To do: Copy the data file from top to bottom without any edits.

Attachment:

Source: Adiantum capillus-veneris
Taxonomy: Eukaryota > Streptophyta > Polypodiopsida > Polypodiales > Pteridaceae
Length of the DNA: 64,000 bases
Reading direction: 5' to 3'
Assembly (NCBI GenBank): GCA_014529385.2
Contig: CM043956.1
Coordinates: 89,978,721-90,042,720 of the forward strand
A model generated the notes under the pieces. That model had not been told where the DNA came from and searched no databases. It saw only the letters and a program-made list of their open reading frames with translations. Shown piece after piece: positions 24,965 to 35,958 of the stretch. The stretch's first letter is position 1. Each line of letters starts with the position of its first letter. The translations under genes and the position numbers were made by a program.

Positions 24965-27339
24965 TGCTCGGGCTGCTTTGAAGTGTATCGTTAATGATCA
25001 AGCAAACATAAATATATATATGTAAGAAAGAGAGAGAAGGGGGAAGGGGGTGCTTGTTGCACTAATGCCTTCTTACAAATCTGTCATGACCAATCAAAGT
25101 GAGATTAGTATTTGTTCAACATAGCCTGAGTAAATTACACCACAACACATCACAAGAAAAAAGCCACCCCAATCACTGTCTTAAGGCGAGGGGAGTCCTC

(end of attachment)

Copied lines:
Source: Adiantum capillus-veneris
Taxonomy: Eukaryota > Streptophyta > Polypodiopsida > Polypodiales > Pteridaceae
Length of the DNA: 64,000 bases
Reading direction: 5' to 3'
Assembly (NCBI GenBank): GCA_014529385.2
Contig: CM043956.1
Coordinates: 89,978,721-90,042,720 of the forward strand
A model generated the notes under the pieces. That model had not been told where the DNA came from and searched no databases. It saw only the letters and a program-made list of their open reading frames with translations. Shown piece after piece: positions 24,965 to 35,958 of the stretch. The stretch's first letter is position 1. Each line of letters starts with the position of its first letter. The translations under genes and the position numbers were made by a program.

Positions 24965-27339
24965 TGCTCGGGCTGCTTTGAAGTGTATCGTTAATGATCA
25001 AGCAAACATAAATATATATATGTAAGAAAGAGAGAGAAGGGGGAAGGGGGTGCTTGTTGCACTAATGCCTTCTTACAAATCTGTCATGACCAATCAAAGT
25101 GAGATTAGTATTTGTTCAACATAGCCTGAGTAAATTACACCACAACACATCACAAGAAAAAAGCCACCCCAATCACTGTCTTAAGGCGAGGGGAGTCCTC